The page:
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Thomas v. Unitedhealth Group, Inc.

United States District Court, D. Minnesota

September 16, 2014



JANIE S. MAYERON, Magistrate Judge.

The above matter came before the undersigned on defendants' Motion for Summary Judgment [Docket No. 119]. Plaintiff Rozlon Thomas appeared pro se. Sandra L. Jezierski, Esq. and Melissa Brettingen, Esq. appeared on defendants' behalf. This matter has been referred to the undersigned Magistrate Judge for a Report and Recommendation by the District Court pursuant to 28 U.S.C. §636(b)(1)(A), (B), and Local Rule 72.1(c).

Plaintiff Rozlon Thomas alleged that her former employer, UnitedHealth Group, Inc. ("UHG") engaged in race discrimination, retaliation, and racial harassment under Title VII of the Civil Rights Act and the Minnesota Human Rights Act ("MHRA"). Amended Complaint, ¶¶ 68-79 [Docket No. 39]. Thomas further asserted common law claims against UHG for intentional infliction of emotional distress; negligence; negligent supervision, training, retention and hiring; negligent infliction of emotional distress; and intentional interference with an economic advantage. Id., ¶¶ 90-13. Thomas also alleged that Mark Gwin, a co-worker, defamed her. Id., ¶¶ 114-118. For the following reasons, this Court has concluded that summary judgment in defendants' favor is appropriate.


The relevant facts are recited in the light most favorable to Thomas.

Thomas began working for UHG in May 2006 as an Associate Employer Installation Analyst ("Associate Analyst"). Amended Complaint, ¶¶ 9, 10. Thomas held this position throughout her employment at UHG. Declaration of Sandra Jezierski ("Jezierski Decl.") Ex. B (excerpts of the Thomas's deposition) ("Thomas Dep."), pp. 16-21 [Docket No. 129-2]. Christine Wells, Project Director of Business Operations for Account Installations, supervised Thomas and Steve Wieman, Manager of Installation Operations. Declaration of Christine Wells ("Wells Decl."), ¶ 2 [Docket No. 124]. Wieman supervised Maria Higgins, Eligibility and Shared Services Group Supervisor, and Candace Hagan, Installation Analyst Group Supervisor, which included the Associate Analysts. Declaration of Steve Wieman ("Wieman Decl."), ¶ 5 [Docket No. 123]. The groups reporting to Wieman, Higgins and Hagan all worked in a cubicle environment. Id . After Hagan voluntarily resigned in 2009, her position was not refilled and Wieman directly supervised the Associate Analysts, including Thomas. Id., ¶ 6.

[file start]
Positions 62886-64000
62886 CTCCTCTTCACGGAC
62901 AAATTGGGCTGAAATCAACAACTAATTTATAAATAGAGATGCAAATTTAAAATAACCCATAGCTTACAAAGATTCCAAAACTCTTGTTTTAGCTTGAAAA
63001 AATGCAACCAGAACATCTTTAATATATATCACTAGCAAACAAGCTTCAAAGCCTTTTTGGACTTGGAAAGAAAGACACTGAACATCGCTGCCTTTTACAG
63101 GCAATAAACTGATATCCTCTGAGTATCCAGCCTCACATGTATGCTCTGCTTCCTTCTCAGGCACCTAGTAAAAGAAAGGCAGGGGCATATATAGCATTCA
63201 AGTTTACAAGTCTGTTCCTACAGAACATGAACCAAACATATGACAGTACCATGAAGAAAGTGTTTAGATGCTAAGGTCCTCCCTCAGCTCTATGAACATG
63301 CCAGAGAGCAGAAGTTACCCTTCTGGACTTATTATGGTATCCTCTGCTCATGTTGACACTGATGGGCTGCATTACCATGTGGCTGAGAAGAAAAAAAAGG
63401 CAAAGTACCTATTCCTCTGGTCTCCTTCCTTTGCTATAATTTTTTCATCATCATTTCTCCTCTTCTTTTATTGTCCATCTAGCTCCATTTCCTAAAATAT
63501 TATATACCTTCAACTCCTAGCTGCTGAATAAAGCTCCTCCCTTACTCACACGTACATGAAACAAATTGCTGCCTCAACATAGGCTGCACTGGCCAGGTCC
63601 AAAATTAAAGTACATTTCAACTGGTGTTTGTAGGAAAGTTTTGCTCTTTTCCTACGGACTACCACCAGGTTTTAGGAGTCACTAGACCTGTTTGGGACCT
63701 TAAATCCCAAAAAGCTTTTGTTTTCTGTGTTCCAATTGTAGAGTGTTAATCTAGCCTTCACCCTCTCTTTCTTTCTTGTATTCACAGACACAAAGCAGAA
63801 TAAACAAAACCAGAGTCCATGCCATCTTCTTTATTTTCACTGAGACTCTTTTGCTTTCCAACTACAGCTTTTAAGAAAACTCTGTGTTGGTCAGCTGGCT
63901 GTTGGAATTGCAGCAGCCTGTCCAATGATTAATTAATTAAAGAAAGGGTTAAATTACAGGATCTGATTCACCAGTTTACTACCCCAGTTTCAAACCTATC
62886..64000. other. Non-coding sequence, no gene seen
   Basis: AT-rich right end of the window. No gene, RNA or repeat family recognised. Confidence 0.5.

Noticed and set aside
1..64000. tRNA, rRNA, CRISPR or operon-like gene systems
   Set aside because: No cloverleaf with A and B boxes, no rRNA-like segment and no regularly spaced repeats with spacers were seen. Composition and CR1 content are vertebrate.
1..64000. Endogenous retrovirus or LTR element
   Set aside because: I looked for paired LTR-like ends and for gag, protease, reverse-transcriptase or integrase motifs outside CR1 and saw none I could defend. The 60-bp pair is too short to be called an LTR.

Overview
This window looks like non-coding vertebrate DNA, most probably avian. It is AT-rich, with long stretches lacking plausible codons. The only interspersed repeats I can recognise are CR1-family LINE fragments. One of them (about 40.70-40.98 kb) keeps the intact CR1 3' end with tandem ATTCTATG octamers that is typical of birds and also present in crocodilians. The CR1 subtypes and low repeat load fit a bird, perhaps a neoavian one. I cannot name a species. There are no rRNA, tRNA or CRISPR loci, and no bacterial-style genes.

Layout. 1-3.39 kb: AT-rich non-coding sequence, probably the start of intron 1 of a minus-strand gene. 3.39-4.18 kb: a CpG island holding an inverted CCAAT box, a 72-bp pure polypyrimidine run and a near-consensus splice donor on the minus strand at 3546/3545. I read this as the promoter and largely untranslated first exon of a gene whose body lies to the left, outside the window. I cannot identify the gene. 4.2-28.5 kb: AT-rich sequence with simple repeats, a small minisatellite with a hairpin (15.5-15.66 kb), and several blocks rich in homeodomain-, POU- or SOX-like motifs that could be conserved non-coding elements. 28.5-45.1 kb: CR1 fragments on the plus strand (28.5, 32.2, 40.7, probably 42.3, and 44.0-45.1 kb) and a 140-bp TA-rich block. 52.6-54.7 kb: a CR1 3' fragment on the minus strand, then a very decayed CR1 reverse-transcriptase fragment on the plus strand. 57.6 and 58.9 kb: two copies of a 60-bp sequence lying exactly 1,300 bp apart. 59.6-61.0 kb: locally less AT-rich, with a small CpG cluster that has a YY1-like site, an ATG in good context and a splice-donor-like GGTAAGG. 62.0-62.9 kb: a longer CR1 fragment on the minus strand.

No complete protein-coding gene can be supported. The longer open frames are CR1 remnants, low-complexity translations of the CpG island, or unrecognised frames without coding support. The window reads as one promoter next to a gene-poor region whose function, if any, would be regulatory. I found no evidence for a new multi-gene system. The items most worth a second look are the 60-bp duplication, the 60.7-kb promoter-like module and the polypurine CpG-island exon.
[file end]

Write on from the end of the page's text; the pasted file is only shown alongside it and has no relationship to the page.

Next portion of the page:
In early 2009, in an email to Wieman and Hagan, Thomas complained that it was unfair that Caucasian employees were issued laptop computers and allowed to work from home, while African-American employees were not. Id., ¶ 10, Thomas Dep., p. 69. Thomas made this same complaint to UHG's "HRdirect"[2] in February, 2009. Id., p. 71. Thomas's complaint was investigated by Hagan and HRdirect. Wieman Decl., ¶¶ 10, 18. Two Caucasian employees on Hagan's team had been allowed to work from home: Christy Yakel, as a medical accommodation; and Sharon Wegener, who lived over 70 miles from work, as a weather-related accommodation. Id., ¶ 10. Wegener had worked at home five days in the previous year. Declaration of Sharon Wegener ("Wegner Decl."), ¶ 11 [Docket No. 128]. The findings of the investigation were communicated to Thomas. Jezierski Decl., Ex. C.

On or about May 8, 2009, Hagan told Wieman that Thomas's co-workers had complained that Thomas was talking loudly on the phone, making negative statements about management, and stating that she was "pissed." Wieman Decl., ¶ 11. Thomas was overheard the next day, again talking loudly and disruptively. Id .; Thomas Dep., Ex. 8 (UHG Group Corrective Action Plan) ("CAP")). Hagan investigated and determined that "70% of the employees in the area were disturbed and/or uncomfortable by Rozlon's behavior."[3] Thomas Dep., Ex. 8, p. 1. Thomas admitted saying on the phone "Steve don't help me, he doesn't do anything, I'm pissed." Thomas Dep., p. 102; see also Transcript of Hearing (Tr.), p. 18 ("And I did say I was pissed. I told the director that."). Wieman met with Thomas on May 15, 2009, and warned her that she was expected to present herself in a professional manner. Wieman Decl., ¶ 12. UHG placed Thomas on a CAP. Id .; Thomas Dep., Ex. 8. As part of the CAP, Wieman agreed to meet with Thomas every other week to resolve any questions or issues she had. Id., ¶ 13, Thomas Dep., Ex. 8, p. 2.

On June 19, 2009, Thomas appealed her CAP through UHG's Internal Dispute Resolution ("IDR") process. Wieman ¶ 15, Ex. 1 (IDR policy), Thomas Dep., Ex. 9 (IDR filing form). In her IDR complaint, Thomas alleged that Hagan placed her on the "unfounded" CAP in retaliation for "asserting [her] civil rights." Thomas Dep., Ex. 9. Thomas amended her IDR complaint on July 1, 2009, this time alleging that she was placed on the CAP in retaliation for her February, 2009 internal complaint about Caucasian co-workers working from home. Thomas Dep., pp. 117-118, Ex. 10 (Amended IDR filing form). Thomas additionally stated that Hagan treated African-American employees unfavorably, creating a hostile work environment. Thomas Dep., Ex. 10.